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Black Watch: Today’s Top Stories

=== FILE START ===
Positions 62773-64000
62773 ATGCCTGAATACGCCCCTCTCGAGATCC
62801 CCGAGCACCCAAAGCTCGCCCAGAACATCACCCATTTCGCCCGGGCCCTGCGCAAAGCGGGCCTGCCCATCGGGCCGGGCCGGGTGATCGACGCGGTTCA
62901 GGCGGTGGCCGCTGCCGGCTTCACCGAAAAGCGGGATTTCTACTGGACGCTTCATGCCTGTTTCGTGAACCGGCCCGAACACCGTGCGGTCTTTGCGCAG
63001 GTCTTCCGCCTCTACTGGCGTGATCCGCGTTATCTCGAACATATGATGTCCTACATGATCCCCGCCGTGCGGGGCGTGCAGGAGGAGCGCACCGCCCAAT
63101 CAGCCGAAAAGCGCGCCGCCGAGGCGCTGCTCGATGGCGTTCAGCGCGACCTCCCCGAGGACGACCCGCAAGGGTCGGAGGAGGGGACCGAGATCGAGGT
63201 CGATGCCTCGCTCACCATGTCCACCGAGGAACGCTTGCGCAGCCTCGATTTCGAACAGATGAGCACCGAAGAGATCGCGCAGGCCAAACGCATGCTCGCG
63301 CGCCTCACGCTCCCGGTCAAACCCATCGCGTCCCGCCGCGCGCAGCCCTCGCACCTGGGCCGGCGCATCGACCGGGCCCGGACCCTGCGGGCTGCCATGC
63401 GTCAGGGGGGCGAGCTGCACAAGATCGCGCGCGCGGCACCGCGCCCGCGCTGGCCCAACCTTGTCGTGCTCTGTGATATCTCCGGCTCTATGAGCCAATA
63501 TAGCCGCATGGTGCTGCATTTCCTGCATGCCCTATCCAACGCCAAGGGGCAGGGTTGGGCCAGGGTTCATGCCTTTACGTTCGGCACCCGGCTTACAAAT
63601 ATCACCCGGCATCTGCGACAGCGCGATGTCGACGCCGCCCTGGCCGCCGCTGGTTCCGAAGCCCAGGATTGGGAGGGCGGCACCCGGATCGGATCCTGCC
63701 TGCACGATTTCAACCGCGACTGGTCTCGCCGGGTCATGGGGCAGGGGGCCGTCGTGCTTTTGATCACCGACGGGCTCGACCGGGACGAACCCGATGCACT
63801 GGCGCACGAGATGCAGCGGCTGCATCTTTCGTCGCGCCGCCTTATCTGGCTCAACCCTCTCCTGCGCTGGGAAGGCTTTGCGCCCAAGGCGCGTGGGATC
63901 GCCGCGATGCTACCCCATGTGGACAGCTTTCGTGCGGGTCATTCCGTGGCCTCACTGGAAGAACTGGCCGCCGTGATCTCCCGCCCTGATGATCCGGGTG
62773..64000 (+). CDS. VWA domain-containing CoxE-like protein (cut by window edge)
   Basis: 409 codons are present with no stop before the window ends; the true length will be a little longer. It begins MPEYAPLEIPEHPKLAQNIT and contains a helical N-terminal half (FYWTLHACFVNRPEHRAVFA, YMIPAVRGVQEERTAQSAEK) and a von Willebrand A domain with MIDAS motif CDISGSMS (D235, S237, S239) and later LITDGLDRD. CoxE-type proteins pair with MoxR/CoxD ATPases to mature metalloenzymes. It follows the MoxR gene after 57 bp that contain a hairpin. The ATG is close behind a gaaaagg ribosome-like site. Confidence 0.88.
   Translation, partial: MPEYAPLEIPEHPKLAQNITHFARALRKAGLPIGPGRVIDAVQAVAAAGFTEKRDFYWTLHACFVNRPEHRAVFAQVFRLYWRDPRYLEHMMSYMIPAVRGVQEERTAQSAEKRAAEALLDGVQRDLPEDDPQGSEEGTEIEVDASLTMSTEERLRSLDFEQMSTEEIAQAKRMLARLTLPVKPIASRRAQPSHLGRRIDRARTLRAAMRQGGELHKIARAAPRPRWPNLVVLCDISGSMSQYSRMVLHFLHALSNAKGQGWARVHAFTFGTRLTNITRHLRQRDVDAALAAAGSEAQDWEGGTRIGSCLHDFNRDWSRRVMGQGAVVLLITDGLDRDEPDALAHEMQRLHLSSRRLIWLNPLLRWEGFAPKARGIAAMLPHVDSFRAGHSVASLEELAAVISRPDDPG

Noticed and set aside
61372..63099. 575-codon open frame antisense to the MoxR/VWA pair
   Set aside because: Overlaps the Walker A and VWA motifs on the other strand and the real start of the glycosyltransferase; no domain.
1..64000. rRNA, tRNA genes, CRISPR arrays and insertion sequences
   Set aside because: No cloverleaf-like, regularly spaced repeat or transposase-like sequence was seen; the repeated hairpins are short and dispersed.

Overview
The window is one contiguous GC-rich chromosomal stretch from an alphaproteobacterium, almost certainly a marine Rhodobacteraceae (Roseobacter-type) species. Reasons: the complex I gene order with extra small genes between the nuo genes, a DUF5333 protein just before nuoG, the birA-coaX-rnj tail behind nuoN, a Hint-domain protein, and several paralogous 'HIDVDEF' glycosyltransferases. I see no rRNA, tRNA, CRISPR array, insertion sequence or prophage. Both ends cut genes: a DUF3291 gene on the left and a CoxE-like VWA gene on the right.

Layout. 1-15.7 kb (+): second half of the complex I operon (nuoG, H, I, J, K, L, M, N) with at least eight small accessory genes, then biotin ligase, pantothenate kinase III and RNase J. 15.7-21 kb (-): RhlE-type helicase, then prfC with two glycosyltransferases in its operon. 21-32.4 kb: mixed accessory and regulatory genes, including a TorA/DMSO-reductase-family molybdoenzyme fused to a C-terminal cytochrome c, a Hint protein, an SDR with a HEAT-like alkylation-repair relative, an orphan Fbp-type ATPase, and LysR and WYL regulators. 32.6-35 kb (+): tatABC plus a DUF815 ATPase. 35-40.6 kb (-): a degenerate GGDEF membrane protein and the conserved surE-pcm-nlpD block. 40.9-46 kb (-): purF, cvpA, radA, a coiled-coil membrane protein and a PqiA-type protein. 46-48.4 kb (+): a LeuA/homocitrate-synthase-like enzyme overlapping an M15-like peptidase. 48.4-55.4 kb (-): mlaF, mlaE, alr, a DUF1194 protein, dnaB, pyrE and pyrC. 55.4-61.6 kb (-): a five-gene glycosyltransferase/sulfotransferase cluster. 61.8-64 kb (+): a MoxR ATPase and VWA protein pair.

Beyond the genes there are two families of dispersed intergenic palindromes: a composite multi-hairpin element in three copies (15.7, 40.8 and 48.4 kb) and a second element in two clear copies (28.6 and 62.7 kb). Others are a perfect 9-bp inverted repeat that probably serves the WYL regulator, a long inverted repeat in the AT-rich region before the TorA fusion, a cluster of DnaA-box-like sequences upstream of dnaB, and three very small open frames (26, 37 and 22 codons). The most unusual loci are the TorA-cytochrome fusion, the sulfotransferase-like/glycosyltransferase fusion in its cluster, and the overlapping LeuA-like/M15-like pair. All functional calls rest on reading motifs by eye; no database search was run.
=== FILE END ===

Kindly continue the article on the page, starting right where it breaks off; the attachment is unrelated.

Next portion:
Last evening I received a note from Andrew Clark, the New York correspondent for The Guardian. Headed simply “The Final Insult,” Clark provided a link to a piece in yesterday’s Daily Mail by royal watcher Richard Kay. He reports that a monument commemorating Canada’s contribution to the war effort has fallen on hard times. Located in Green Park across from Buckingham Palace, “the structure,” writes Kay, “is deteriorating. Its commemorative stone plaques are smudged and its signs are dirty. Even the pumps installed to supply a water feature are constantly breaking down.” The Queen herself, it is noted, has voiced concern at its dowdy condition. I suspect you may have already guessed the rest. The monument’s construction was spearheaded by Conrad Black, who led the fundraising and headed up the jury that selected Canadian artist Pierre Granche for its design. With the remaining proceeds, he established the Canada Memorial Foundation, which was to oversee its upkeep—apparently (according to Kay, at least) to little or no effect. The Canadian High Commission, plucky defender of the Dominion’s honour, takes no responsibility and adds, “It is not the place of the Canadian government to ask another government to maintain a building we do not own.” Kay concludes the piece with a quote: “Conrad was the father figure behind its creation,” says a friend of the disgraced businessman. “He has other things on his mind right now. Consider it one of his abandoned orphans.”

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